• com.excilys.ebi.m2e.apt  by Stéphane Landelle, from eBusiness Information, Excilys Group, implementing direct maven-processor-plugin invocation from m2e.


m2e-apt is available :


Source code is available at github. If you find any bug, please raise a ticket on m2e-apt's issue tracker.


Happy hacking,




Maven Integration for Eclipse WTP 0.15.0, a.k.a m2eclipse-wtp, a.k.a m2e-wtp is available.

This release contains mostly bug fixes, but a few improvements managed to slip in. The complete release notes are available here.


Update 08/02/2012 : m2e-wtp 0.15.1 has been released to fix a build related issue, but is strictly identical to 0.15.0 in terms of code/features


m2e-wtp 0.15.0 is compatible with the JavaEE distributions of Eclipse Helios and Indigo, requires at least m2e 1.0 (works with 1.1) and mavenarchiver plugin >= 0.14.0 (0.15.0 should be automatically installed).

As usual, m2e-wtp can be installed from :


So let's see what are the highlights of this new release :


Packaging inclusion/exclusion support improvements

For war project, previous m2e-wtp versions used to use <packagingIncludes> and <packagingExcludes> attributes from the maven-war-plugin config to enable (or not) the deployment of project dependencies to WTP servers. In 0.15.0, the same level of support has been added to EAR projects using maven-ear-plugin 2.7+. However, the problem with this approach is, other resources (web pages, classes ...) are not properly excluded (using the <*SourceInclude> and <*SourceExclude> attributes).


In order to address this problem, Rob Stryker, committer on WTP and lead of JBoss AS tooling in JBoss Tools, provided an implementation for JBoss AS servers that might be generalized to other WTP server adapters (if they decide to do so). Basically, some new metadata is added to the project's .settings/org.eclipse.wst.common.component like :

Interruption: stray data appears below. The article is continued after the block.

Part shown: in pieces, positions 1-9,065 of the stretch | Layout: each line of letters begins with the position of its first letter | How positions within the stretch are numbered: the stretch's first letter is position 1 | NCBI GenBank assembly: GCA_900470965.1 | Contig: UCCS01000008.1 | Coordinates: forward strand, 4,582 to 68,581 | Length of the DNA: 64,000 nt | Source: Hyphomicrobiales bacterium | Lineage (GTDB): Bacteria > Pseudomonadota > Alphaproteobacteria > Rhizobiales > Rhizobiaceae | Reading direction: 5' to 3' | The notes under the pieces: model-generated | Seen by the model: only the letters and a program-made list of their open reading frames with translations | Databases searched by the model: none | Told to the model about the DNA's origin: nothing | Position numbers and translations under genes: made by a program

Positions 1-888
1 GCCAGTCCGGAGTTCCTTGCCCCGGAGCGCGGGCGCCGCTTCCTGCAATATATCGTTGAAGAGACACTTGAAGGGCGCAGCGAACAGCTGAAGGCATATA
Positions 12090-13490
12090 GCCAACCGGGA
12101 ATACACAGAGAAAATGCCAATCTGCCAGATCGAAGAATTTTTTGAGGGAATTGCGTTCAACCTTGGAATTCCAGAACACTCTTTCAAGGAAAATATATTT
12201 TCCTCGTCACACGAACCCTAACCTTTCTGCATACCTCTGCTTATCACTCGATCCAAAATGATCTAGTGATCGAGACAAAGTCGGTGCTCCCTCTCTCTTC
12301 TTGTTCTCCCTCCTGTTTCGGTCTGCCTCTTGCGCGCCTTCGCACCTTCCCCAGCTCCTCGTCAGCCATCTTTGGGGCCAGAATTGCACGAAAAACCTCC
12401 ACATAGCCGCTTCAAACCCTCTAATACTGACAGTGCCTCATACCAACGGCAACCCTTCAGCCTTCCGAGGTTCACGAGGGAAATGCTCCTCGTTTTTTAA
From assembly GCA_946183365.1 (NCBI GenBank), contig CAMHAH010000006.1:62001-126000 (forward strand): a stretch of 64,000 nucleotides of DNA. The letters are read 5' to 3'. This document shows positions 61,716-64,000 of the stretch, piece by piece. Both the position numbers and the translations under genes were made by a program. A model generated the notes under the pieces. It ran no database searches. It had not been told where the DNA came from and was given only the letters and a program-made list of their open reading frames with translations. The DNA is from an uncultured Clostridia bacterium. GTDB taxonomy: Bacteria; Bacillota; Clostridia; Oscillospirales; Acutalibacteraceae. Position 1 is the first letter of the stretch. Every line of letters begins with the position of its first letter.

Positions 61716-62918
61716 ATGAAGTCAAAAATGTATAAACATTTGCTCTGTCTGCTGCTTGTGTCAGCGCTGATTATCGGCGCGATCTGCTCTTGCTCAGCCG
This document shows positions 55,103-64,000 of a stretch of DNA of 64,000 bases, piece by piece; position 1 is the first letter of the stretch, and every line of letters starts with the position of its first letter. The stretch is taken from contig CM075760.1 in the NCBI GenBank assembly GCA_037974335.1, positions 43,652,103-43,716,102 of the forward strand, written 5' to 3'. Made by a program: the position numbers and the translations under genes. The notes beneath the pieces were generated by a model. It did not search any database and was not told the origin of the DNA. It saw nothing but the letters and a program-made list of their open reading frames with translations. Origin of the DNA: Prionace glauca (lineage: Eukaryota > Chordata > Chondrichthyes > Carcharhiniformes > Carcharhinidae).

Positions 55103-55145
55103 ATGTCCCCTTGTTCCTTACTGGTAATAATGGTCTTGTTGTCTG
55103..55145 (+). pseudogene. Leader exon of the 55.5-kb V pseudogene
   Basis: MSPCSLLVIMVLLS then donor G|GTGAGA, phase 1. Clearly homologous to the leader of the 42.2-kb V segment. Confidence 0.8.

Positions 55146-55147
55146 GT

<?xml version="1.0" encoding="UTF-8"?>
<project-modules id="moduleCoreId" project-version="1.5.0">
    <wb-module deploy-name="webOrEar">
        <property name="component.inclusion.patterns" value="pattern1,pattern2"/>
        <property name="component.exclusion.patterns" value="pattern3,pattern4"/>


The patterns are separated with a comma and exclusions take precedence over inclusions : resources matching one of the exclusion patterns are not deployed, even if they match one of the inclusion patterns. That solution is not maven-bound so any other kind of project can benefit from it.

Now all m2e-wtp 0.15.0 does is map the maven patterns to their equivalent component metadata. This gives :


In the example above, a warning is displayed as both <warSourceIncludes> and <packagingIncludes> are defined. Since both patterns could overlap, it might lead to some weird behavior where WTP would actually deploy more files than a maven CLI build. In order to minimize (we can not totally solve) that potential discrepancy we only keep the packaging patterns in the component files and recommend using <packagingIncludes> only.


Currently, this feature only works in combination with the JBoss AS Tools from JBoss Tools 3.3.0.Beta1 (nightly builds available from http://download.jboss.org/jbosstools/updates/nightly/trunk/), but we'll try to make other WTP Server adapter vendors support it in the future (as part of WTP core API).


Warnings added when unsupported dependency types are detected

As of today, if a project depends on another workspace project of type ejb-client or test-jar,  that specific dependency will not be packaged properly by WTP, as Maven would do in command line. Moreover, you'll experience some class leakage on the compilation and test classpaths in Eclipse (ex: non client classes being visible). The only known workarounds to this issue are to disable workspace resolution, or close the dependent project and rely on the dependencies from the local maven repository.

Ideally, in order to make the deployment part work, we would need to introduce new WTP components, but the current WTP API doesn't support it, yet. So, until this is fixed, warning markers are added whenever a project depends on such "unsupported" types. That should hopefully give users an idea of the problem and how to circumvent it.


Better handling of dependencies in war projects

Previous m2e-wtp versions had, in some use cases, some outstanding issues with regard to dependency management of war projects. In particular,

  • when 2 dependencies of the same artifact, but having a different classifier were added to a web project, only one would show up on the classpath. This has been properly fixed.